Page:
Norman Finkelstein (poet)

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Norman Finkelstein

Norman Finkelstein is an American poet and literary critic. He has written extensively about modern and postmodern poetry and about Jewish American literature. According to Tablet Magazine, Finkelstein's poetry "is simultaneously secular and religious, stately and conversational, prophetic, and circumspect."[1]

Finkelstein was born in New York City in 1954. He earned his B.A. from Binghamton University and his Ph.D. from Emory University. He is a Professor of English at Xavier University in Cincinnati, Ohio, where he has taught since 1980.

Books of poetry[edit]

  • Restless Messengers (Georgia, 1992)
  • Track: three volumes. Track (Spuyten Duyvil, 1999), Columns (Spuyten Duyvil, 2002), and Powers (Spuyten Duyvil, 2005)
  • Passing Over (Marsh Hawk, 2007)
  • Scribe (Dos Madres, 2009)

Books of literary criticism[edit]

  • The Utopian Moment in Contemporary American Literature (Bucknell, 1988, 1993)
  • The Ritual of New Creation: Jewish Tradition and Contemporary Literature (SUNY, 1992)
  • Not One of Them In Place: Modern Poetry and Jewish American Identity (SUNY, 2002)
  • Lyrical Interference: Essays on Poetics (Spuyten Duyvil, 2004)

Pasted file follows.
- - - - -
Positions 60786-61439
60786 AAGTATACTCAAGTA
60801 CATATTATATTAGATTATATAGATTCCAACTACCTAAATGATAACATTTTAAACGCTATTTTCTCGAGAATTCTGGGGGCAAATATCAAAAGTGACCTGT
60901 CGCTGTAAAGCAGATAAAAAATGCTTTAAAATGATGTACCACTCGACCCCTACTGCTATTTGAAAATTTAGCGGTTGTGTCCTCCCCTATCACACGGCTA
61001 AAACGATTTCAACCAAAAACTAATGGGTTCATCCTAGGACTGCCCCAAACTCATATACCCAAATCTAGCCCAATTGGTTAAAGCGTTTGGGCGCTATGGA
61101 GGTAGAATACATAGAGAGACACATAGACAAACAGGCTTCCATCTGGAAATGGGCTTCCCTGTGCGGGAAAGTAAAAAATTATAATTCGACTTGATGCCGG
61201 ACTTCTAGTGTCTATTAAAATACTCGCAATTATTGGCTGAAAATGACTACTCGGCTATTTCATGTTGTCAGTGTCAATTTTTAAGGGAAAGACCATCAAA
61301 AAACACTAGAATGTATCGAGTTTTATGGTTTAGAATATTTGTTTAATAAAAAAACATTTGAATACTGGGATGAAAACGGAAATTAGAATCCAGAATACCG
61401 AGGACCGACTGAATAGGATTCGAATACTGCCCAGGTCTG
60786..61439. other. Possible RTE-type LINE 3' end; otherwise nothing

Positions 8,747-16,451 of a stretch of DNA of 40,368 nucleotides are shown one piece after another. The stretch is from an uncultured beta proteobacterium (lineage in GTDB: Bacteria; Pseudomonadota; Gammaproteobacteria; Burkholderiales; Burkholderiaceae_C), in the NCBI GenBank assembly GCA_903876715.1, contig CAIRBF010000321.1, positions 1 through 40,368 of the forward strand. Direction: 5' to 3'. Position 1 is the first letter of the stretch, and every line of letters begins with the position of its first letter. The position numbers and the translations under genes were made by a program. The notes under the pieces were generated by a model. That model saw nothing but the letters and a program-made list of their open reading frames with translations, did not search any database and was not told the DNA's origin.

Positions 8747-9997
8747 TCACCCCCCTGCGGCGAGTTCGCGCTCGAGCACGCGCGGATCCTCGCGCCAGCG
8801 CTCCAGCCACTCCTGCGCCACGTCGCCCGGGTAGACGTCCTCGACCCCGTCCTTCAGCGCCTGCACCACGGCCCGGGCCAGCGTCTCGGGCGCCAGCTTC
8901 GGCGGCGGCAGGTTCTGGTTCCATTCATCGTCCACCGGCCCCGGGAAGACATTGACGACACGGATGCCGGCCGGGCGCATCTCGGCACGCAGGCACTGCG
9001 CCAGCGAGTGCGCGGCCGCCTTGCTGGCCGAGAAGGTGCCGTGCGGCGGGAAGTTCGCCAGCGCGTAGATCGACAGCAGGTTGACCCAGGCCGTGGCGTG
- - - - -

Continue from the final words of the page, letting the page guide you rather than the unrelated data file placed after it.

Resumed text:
• On Mount Vision: Forms of the Sacred In Contemporary American Poetry (Iowa, 2010)

References[edit]

  1. ^ Scribes and Scribblers: Poetry inspired by architecture, prophecy, and the immigration experience, David Kaufman, Tablet Magazine, Dec. 2, 2009. [1]

Further reading[edit]

  • Review of Scribe by Robert Archambeau in The Offending Adam.
  • Review of Scribe by David Kaufmann in Tablet.
  • Henry Weinfield, "Passing Through" [review of Passing Over], Shofar 27.3 (Spring 2009): 151-155.
  • Burt Kimmelman, "Objectivist Poetics Since 1970" in The World In Time and Space: Toward a History of Innovative American Poetry in Our Time, ed. Edward Foster and Joseph Donahue (Talisman House, 2002), 161-184.
  • Eric Murphy Selinger, "Azoy Toot a Yid: Secular Poetics and 'The Jewish Way,'" in Radical Poetics and Secular Jewish Culture, ed. Stephen Paul Miller and Daniel Morris (Alabama, 2010), 354-377.

External links[edit]

Audio links